What does this mean? Well, we don’t have very much to go on.
Here’s my take on managing CRPS based on my clinical experience and reading this literature.
All treatment is a balance of risks and benefits. The risks associated with having substances put into a body are well-known, and the findings from O’Connell’s review suggest that there are adverse affects with all of the pharmaceutical approaches, along with some benefits. The studies weren’t methodologically strong on the whole, and many of them didn’t use patient-oriented outcomes, particularly quality of life measures (remember this!). I think if I had CRPS I’d be happy to try some of the infusions – but I’d want to have an end-point in mind. If it didn’t change my pain so I could engage in using my body part I’d be likely to stop within a month.
Because graded motor imagery, laterality and mirror therapy are all non-invasive, I’d be happy to try these. I would need to be prepared for some weird effects – having put my hand into a mirror box already and experiencing some odd perceptual effects I’d be prepared for these to be far greater if I had CRPS. I’m also pretty slow at laterality identification. Once again I’d be keen on establishing, from the outset, a time frame for response – but these approaches appear relatively safe. I have to say that patients I’ve worked with have reported increased pain at times, and “feeling weird” or slightly disoriented.
I would also be ready to try a treatment that wasn’t included in this review – and I think it didn’t feature because it was a very, very small sample size, a repeated measures “N = 1” trial using single subject experimental design. This was a graded exposure in vivo (not graded imagery) following Vlaeyen’s fear-avoidance approach. In contrast with GMI and mirror therapy, this approach addresses avoidance rather than pain intensity (deJong, Vlaeyen, Onghena, Cuypers, den Hollander & Ruijgrok, 2005) . In the study, people were asked to develop a hierarchy of feared and avoided tasks, and were introduced to those tasks beginning with the least feared. The aim wasn’t to reduce pain but instead to reduce avoidance and increase use of the affected limb.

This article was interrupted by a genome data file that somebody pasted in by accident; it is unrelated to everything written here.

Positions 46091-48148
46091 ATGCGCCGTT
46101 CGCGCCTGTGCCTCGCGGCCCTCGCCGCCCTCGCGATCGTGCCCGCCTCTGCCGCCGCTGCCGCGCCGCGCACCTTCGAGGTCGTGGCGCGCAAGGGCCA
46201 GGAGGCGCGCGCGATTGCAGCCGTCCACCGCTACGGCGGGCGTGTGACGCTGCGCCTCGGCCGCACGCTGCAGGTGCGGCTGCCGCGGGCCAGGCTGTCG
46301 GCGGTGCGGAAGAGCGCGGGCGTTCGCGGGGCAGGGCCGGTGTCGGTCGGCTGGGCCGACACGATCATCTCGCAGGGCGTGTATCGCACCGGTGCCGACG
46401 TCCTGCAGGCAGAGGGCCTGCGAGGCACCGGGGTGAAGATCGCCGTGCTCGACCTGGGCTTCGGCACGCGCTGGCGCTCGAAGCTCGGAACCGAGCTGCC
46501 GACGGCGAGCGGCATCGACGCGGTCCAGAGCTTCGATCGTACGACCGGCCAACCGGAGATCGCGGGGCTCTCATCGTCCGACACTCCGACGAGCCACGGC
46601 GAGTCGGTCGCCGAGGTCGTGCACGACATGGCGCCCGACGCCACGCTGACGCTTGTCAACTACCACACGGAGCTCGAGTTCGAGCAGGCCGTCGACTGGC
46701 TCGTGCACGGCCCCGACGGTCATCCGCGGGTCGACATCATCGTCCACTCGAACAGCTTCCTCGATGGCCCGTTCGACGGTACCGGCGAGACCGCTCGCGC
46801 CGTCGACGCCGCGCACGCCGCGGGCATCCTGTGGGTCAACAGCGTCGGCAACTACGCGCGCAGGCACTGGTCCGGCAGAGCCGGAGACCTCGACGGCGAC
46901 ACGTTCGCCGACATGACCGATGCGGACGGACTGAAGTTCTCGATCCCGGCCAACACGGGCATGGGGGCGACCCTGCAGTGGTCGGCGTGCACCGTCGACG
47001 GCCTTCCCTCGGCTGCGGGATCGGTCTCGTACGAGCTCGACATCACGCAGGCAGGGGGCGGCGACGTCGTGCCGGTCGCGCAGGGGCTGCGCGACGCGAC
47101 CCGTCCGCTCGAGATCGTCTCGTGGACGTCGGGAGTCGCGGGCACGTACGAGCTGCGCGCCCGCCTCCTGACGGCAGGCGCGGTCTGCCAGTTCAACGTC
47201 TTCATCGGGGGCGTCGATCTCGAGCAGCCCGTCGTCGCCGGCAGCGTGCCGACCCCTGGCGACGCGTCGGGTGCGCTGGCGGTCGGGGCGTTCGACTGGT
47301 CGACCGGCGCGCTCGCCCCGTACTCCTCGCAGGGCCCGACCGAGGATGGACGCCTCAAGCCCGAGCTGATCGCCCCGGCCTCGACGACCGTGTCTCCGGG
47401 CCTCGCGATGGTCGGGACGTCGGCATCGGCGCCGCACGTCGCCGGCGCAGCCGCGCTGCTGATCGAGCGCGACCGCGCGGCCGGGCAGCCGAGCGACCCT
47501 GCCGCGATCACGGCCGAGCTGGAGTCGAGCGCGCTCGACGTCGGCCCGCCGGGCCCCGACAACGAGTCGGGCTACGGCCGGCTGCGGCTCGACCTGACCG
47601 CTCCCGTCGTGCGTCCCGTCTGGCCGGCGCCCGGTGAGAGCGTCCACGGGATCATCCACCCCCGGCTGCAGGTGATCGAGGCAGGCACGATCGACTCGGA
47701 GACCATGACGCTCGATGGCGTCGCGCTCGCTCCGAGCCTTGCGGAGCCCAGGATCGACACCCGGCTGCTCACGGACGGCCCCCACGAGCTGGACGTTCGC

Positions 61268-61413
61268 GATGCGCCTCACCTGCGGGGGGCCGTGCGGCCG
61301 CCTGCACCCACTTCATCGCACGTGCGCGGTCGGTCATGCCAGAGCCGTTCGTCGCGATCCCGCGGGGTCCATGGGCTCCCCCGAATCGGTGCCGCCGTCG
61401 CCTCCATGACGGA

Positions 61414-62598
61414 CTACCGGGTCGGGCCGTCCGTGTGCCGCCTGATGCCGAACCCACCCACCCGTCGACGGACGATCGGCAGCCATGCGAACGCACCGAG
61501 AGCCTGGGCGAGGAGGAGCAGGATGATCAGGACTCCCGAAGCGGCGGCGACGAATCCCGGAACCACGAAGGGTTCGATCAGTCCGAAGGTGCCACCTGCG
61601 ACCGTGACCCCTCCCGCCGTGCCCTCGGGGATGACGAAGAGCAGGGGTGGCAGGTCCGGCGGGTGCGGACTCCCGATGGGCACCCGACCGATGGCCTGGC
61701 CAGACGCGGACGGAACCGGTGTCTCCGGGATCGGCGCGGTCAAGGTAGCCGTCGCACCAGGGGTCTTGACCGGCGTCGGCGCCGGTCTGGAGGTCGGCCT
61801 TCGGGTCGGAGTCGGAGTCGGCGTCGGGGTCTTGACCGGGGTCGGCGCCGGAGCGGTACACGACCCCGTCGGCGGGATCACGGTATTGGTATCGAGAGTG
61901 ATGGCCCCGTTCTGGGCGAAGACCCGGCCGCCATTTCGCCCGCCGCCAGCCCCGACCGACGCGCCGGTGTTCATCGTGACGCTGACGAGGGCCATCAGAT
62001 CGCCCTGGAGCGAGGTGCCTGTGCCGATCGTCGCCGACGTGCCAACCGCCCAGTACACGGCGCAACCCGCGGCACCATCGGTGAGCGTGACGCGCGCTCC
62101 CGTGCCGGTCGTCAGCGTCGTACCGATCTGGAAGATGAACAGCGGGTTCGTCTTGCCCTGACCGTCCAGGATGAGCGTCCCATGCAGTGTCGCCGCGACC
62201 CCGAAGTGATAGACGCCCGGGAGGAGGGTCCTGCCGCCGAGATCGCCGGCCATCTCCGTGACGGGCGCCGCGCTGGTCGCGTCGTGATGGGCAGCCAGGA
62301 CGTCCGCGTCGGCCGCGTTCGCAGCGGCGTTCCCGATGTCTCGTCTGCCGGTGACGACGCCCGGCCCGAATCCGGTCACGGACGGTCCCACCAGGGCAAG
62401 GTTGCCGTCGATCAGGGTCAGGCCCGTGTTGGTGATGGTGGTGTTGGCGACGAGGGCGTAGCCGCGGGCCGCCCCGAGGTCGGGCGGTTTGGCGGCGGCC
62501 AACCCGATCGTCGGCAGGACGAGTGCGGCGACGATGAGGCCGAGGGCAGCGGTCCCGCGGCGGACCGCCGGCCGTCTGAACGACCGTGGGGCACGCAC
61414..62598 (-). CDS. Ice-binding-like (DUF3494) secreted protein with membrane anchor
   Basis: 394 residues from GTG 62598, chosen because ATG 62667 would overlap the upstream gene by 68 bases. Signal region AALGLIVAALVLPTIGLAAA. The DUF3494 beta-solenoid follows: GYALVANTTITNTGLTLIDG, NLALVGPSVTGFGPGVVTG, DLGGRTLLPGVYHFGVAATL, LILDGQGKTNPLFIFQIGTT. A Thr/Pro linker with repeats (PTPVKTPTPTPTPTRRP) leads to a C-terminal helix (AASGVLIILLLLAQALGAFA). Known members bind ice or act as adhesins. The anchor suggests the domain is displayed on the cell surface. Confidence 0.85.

Why would I try this? Because the thing I’m most worried about is being confident about doing things. Pain is often not able to be reduced – it happens in many chronic pain conditions. Pretty much all the other interventions are aimed at reducing pain, and my experience with working with people who have pain reduction as the focus is that this can (not always) lead to a delay in “getting on with life as it is now”. Instead, people invest a lot of energy and time into trying to “get back to normal”.
Of course it’s a personal question: how long do you wait before deciding it’s more useful to get on with life as it is, or stay looking for a chance to go back to “normal”. I can’t answer that for anyone else except myself – but I wonder if people are given a fair chance to think about the possibility that a person CAN live well with their pain?
de Jong, Jeroen R, Vlaeyen, Johan WS, Onghena, Patrick, Cuypers, Corine, Hollander, Marlies den, & Ruijgrok, Joop. (2005). Reduction of pain-related fear in complex regional pain syndrome type I: the application of graded exposure in vivo. Pain, 116(3), 264-275.
Fukushima, F.B., Bezerra, D.M., Villas Boas, P.J.F., Valle, A.P., & Vidal, E.I.O. (2014). Complex regional pain syndrome BMJ, 348 (g3683 )
O’Connell Neil, E., Wand Benedict, M., McAuley, James, Marston, Louise, & Moseley, G. Lorimer. (2013). Interventions for treating pain and disability in adults with complex regional pain syndrome- an overview of systematic reviews. Cochrane Database of Systematic Reviews, (4). http://onlinelibrary.wiley.com/doi/10.1002/14651858.CD009416.pub2/abstract doi:10.1002/14651858.CD009416.pub2